Fifteen days, hundreds of screenings, and an unspeakable amount of caffeine later, we’ve finally closed the book on the 2014 edition of the Milwaukee Film Festival. It was another year of exponential growth, with more screenings, more locations (The Times Cinema proved to be a perfect local venue for the festival) and more attendees. I don’t think I’m speaking out of turn or exaggerating when I say this was the best year for the festival yet, with an eclectic slate of programming whose only connective tissue was a shared level of high quality. I saw nearly 50 films at the festival, a mere drop in the bucket considering the massive amount of films screened, but the fact that I’d only consider one film I saw as ‘bad’ (its identity will remain a mystery!) is a barometer of particularly high quality. But I won’t force you to read a daily diary or blow-by-blow account of the cinematic overdose I gave myself over these two-plus weeks, instead I’ve narrowed my festival experience down to a handful of moments and a list of what I consider to be the best of the fest.
FIVE MEMORABLE MFF2014 MOMENTS:
1) Film subjects Bonnie & John Raines being received rapturously following the opening night film 1971
– While the film that covered their heroic exploits, the documentary 1971 didn’t end up being one of my favorite films of the festival, I found the reaction to their appearance post-screening to be incredibly moving. In an era where whistleblowers are being used as scapegoats that distract from the shocking information they reveal, it was heartening to see this couple receive a hero’s welcome after a film that detailed the break-in and subsequent revealing of sensitive government information that was discovered during the act. As was very astutely pointed out during their Q&A, part of what made their act so powerful was the fact that they were never discovered, allowing the information they unveiled to guide the narrative instead of their personal lives.
2) The Alloy Orchestra kills it with their accompaniment to Man with a Movie Camera
– The Alloy Orchestra have brought the goods in both of their previous appearances at the MFF (2012’s Blackmail and 2010’s Metropolis) so it isn’t surprising that they once again brought the house down with their pitch-perfect accompaniment to a classic silent film. But their industrial sound was such a perfect match with Dziga Vertov’s documentary/city symphony Man with a Movie Camera, a performance that kept gaining momentum before finally cresting in a final explosion of sound and ecstatic edits, that it would be hard to argue that this wasn’t their best performance yet as part of the MFF. Hopefully they keep returning year after year to blow us further away with their virtuosity.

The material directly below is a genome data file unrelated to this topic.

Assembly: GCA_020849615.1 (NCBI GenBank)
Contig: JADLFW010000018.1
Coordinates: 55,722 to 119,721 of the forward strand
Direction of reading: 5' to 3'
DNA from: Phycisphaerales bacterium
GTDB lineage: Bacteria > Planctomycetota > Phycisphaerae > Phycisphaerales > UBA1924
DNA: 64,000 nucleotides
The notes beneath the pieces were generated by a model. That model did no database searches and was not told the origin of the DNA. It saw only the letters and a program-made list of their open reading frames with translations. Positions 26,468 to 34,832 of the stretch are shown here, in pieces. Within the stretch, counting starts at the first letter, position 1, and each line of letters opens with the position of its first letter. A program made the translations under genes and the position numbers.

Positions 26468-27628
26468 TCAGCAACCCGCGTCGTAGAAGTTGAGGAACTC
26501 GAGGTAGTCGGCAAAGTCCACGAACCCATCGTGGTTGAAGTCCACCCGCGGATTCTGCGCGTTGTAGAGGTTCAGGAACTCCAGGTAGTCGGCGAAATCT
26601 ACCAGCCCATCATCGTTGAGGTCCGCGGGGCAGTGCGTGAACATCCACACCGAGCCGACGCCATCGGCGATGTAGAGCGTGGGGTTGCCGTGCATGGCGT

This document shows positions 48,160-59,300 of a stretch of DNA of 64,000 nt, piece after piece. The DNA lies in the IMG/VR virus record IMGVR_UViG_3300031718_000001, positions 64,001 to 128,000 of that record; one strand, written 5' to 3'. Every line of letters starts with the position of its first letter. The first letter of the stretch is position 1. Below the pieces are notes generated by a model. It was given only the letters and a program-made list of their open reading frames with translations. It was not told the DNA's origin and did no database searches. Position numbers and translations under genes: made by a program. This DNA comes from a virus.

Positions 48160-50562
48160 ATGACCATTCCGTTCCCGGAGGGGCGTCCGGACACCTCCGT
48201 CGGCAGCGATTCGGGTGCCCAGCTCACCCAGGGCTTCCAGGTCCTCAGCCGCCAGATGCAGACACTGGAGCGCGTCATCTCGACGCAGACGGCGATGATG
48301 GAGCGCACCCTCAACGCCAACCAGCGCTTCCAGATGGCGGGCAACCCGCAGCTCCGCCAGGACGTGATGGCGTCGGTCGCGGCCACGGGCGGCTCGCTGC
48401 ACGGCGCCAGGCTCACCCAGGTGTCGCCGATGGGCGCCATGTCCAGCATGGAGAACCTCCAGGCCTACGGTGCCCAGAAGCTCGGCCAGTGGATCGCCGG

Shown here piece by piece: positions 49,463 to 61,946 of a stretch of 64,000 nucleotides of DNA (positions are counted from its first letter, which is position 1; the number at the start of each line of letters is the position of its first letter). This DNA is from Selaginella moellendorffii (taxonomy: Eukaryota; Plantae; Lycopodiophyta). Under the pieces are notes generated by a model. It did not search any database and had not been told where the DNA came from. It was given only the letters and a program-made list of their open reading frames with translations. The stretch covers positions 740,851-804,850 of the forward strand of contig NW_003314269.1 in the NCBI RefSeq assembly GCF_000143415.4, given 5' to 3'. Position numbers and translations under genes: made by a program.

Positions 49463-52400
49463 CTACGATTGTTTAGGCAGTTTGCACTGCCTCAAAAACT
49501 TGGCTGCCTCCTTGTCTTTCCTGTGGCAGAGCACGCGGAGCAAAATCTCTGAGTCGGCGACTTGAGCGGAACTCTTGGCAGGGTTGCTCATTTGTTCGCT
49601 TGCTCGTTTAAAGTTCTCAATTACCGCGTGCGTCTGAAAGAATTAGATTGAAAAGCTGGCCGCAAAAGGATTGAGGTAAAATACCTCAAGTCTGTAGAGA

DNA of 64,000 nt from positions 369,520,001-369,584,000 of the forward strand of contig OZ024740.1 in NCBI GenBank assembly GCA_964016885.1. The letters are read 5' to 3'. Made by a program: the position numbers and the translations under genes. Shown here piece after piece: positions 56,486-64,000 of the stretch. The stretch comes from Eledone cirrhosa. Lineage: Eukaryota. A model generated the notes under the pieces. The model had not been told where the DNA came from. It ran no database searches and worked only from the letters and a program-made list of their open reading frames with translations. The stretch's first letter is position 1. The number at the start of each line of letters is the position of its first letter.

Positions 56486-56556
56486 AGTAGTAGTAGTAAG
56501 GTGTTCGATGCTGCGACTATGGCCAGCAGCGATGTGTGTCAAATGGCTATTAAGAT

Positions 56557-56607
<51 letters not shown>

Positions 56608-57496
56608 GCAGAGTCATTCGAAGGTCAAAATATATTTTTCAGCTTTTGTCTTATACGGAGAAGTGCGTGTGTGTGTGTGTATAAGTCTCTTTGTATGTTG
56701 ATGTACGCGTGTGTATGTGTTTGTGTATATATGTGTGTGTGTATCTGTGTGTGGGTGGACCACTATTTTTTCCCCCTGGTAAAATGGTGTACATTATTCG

3) The Tribe takes home the $10,000 Herzfeld Competition Award
– One of the values of a local film festival is to encourage audiences to challenge themselves with cinema they would otherwise not choose to see or that multiplexes would simply not program due to their niche value that are nonetheless important works of cinema. As I’ve previously stated, The Tribe is one such important movie, an unflinching portrait unlike anything I’ve seen before on the big screen, a movie whose central premise (told entirely in Ukrainian sign language without subtitles) forced rapt attention only to then gut punch us with a brutal conclusion. I was glad to see such daring filmmaking rewarded by the Herzfeld Competition panel, and hope that bodes well for similarly daring cinema at future festivals.
4) A unique roster of special guests that captivated post-screening audiences
– A trend I noticed at this year’s festival was a dedicated focus on bringing the subjects of documentaries as special guests to help foster discussion after the screenings. While directors and actors can prove very interesting, I think it’s a smart move to bring in people who were deemed interesting enough to have an entire film centered around them to speak – be it Ron Hall, the titular “Stray Dog” of Debra Granik’s warm documentary portrait holding court after a screening or magician The Amazing Randi bending spoons and escaping binding in front of an appreciative audience, the festival has found a sweet spot of bringing endlessly fascinating subjects to the MFF alongside their films in an effort to provide an experience that you simply couldn’t have huddled on your couch with a Netflix account.
5) Strong attendance makes for an engaged audience and memorable screenings